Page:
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Disney's Frozen was recently released on DVD/Blu-ray and quickly became one of the bestselling video releases in the last decade. It's one of the biggest hits of 2013 (and an Oscar winner to boot), and one of the most popular kid and family movies in awhile. Some have called it the beginning of a new Disney renaissance. 


From the very beginning, Frozen was a different kind of Disney fairy tale. The earliest trailer for the film showed only the goofy snowman, Olaf getting stuck on an icy pond. The 30-second clip was funny and entertaining, but gave no hints that the film was actually about two sisters. Later promotional material highlighted the four principle characters (two females and two males), but failed to betray the fact that the film was another princess play from the company that made this trope famous.

But getting kids and parents in the theater is only part of the story. WithFrozen, Disney created another mainstay movie that parents and kids love (and already rewatch over and over). So, how is Frozen unique in the Disney Princess world and why are parents and kids—especially young girls – so drawn to it?

Princesses can be complex too. Frozen throws out the typical good versus evil dynamic we've come to expect from Disney animation, especially the classic fairy tales. Instead, Frozen gives us two princesses at odds with each other. Neither one is entirely good nor evil. Both sisters are capable of doing some not-so-nice things (Ana yelling at her sister and Elsa emotionally shutting Ana out), but they are also capable of love and compassion. These Disney Princesses don't just need to be rescued; they can also do the rescuing.  Frozen lets Elsa and Anna be more than pretty images on screen. They are complex characters who struggle with relationships and their own identities. Parents looking to teach their young daughters how to be true to themselves have found some great messages in Frozen.

Defy Expectations. Early on in Frozen, it looks as if Disney is delivering another "love at first sight" with a young princess and handsome prince. But the movie quickly rejects the idea of love at first sight and becomes a story about the relationship between two sisters. One of the reasons fairy tales can be so comforting is that their plots are predicable and formulaic. By violating expectations of plot, Frozendemands a lot of thought out of its young audience. Frozen proves that kids don’t always need the simple and familiar stories. Fans of this Disney film are embracing something that defies everything they’ve come to expect (and frankly, love) about the genre.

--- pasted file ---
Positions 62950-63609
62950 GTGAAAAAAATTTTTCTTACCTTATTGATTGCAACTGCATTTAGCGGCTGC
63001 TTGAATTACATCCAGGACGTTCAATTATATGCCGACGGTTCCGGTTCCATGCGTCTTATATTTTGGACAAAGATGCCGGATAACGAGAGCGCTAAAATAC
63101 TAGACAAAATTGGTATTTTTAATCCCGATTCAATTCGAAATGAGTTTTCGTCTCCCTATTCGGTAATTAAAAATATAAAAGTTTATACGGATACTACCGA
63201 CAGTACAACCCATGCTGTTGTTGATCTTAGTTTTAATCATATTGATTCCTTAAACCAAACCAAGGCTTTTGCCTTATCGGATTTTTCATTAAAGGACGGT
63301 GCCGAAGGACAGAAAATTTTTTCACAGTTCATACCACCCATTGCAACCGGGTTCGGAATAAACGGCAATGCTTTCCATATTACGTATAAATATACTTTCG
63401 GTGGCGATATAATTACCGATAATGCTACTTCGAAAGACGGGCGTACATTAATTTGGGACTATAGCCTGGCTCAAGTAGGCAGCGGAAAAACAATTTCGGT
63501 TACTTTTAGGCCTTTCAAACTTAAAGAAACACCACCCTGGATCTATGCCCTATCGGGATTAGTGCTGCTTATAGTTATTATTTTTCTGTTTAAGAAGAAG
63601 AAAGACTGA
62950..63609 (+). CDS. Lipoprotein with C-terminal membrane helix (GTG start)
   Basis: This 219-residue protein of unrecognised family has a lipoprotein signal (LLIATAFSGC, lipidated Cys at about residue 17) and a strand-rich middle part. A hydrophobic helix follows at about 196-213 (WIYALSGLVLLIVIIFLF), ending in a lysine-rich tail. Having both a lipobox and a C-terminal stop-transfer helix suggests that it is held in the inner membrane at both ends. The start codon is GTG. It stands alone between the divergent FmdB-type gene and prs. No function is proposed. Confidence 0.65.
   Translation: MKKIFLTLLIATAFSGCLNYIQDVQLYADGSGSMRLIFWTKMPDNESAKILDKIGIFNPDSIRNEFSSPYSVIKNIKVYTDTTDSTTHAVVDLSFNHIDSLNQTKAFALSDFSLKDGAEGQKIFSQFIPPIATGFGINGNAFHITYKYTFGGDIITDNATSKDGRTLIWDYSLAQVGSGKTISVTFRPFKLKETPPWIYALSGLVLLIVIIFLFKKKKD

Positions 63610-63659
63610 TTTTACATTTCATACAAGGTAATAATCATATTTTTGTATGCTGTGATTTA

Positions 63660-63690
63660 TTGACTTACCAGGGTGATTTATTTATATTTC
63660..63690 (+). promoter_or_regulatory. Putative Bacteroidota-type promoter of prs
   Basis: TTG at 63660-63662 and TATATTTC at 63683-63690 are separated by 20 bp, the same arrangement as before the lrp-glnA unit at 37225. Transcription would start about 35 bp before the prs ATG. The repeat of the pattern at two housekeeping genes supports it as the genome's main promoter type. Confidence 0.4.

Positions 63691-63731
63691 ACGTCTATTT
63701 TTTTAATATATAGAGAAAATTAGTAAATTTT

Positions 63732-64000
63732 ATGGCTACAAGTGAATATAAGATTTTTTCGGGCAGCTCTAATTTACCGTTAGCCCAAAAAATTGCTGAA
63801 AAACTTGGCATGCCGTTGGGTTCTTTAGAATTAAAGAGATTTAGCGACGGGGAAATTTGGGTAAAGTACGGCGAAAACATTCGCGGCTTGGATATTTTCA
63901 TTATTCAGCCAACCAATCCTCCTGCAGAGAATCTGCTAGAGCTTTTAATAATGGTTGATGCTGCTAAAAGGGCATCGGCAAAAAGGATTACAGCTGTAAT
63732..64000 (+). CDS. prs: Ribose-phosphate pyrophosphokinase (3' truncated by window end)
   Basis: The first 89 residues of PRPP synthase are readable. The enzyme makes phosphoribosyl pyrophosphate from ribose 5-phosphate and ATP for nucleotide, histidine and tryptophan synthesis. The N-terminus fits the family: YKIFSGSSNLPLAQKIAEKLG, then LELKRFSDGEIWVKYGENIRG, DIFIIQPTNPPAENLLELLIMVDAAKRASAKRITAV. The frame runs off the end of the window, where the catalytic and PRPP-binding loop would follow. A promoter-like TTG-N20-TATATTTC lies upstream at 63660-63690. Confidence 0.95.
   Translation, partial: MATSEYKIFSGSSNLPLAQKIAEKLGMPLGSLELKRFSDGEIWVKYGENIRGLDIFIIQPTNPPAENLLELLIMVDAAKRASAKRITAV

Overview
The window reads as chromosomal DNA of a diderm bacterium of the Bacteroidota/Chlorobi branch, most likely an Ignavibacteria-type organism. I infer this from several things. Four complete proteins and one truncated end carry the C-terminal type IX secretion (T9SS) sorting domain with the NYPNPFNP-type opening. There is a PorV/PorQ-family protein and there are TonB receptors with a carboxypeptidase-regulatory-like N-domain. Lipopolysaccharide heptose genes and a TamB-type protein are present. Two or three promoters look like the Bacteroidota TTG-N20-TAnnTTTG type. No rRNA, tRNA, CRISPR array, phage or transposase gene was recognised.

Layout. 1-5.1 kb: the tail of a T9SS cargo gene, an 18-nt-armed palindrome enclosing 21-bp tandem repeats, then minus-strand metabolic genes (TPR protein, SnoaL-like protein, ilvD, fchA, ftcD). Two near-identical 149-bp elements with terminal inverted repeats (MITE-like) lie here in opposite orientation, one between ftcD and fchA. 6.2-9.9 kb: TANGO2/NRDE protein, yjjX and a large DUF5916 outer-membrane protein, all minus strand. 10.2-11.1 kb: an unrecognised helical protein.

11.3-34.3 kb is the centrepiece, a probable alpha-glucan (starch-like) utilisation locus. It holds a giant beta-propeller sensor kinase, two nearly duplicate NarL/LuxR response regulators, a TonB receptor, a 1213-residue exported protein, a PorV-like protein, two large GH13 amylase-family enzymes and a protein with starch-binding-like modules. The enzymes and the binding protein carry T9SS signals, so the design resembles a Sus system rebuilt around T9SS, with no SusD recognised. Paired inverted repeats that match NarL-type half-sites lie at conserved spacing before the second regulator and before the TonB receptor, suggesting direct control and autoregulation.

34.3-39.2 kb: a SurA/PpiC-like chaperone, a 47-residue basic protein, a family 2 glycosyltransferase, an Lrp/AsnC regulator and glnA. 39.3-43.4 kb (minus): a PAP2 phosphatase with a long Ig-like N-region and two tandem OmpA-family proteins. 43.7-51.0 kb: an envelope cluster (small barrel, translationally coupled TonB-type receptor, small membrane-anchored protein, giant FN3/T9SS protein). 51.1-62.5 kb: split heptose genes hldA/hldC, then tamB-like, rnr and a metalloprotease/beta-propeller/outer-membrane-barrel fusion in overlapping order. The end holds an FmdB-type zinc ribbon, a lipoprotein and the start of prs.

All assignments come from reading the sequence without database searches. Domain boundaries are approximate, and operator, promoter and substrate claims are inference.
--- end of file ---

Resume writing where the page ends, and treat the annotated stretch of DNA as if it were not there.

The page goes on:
It's not just about beauty—it's also about the ideas. Some critics have found Frozen's plot to be overly simplistic (or non-existent). But Frozenis a movie with some pretty big ideas. Do you hide who you are or "let it go?" Love is complicated and understanding true love takes work. You have to take the good with bad, and figure out how to balance to two. Kids watching Frozen not only get to see some spectacular animation and sing along to catchy songs, they are also confronted with big ideas and questions. One of the reasons the film has been so popular is that these questions and ideas speak to kids. Kids have a lot of questions about how the world works, and Frozen respects the seriousness of these questions. Kids don’t feel talked down to by the film; instead, they are empowered by it. This is the junior viewer’s thinking movie – and we think parents and kids are ready for it.

Girly-Girls can be strong too. While Frozen is unique and subverts a lot of familiar tropes of the Disney princess, it doesn’t completely reject the genre. Unlike Brave’s Merida, who is sometimes so opposite of a Disney Princess that she potentially isolates the primary audience of the Disney Princess franchise, Anna is allowed to be kind of a girly-girl. Anna has moments where she needs help, but she isn't completely helpless. Young girls who love the Disney Princesses have a lot to love about Frozen, but unlike some early film, they also have a lot to learn about what it means to be a strong girl. And obviously, the strengthFrozen gives them.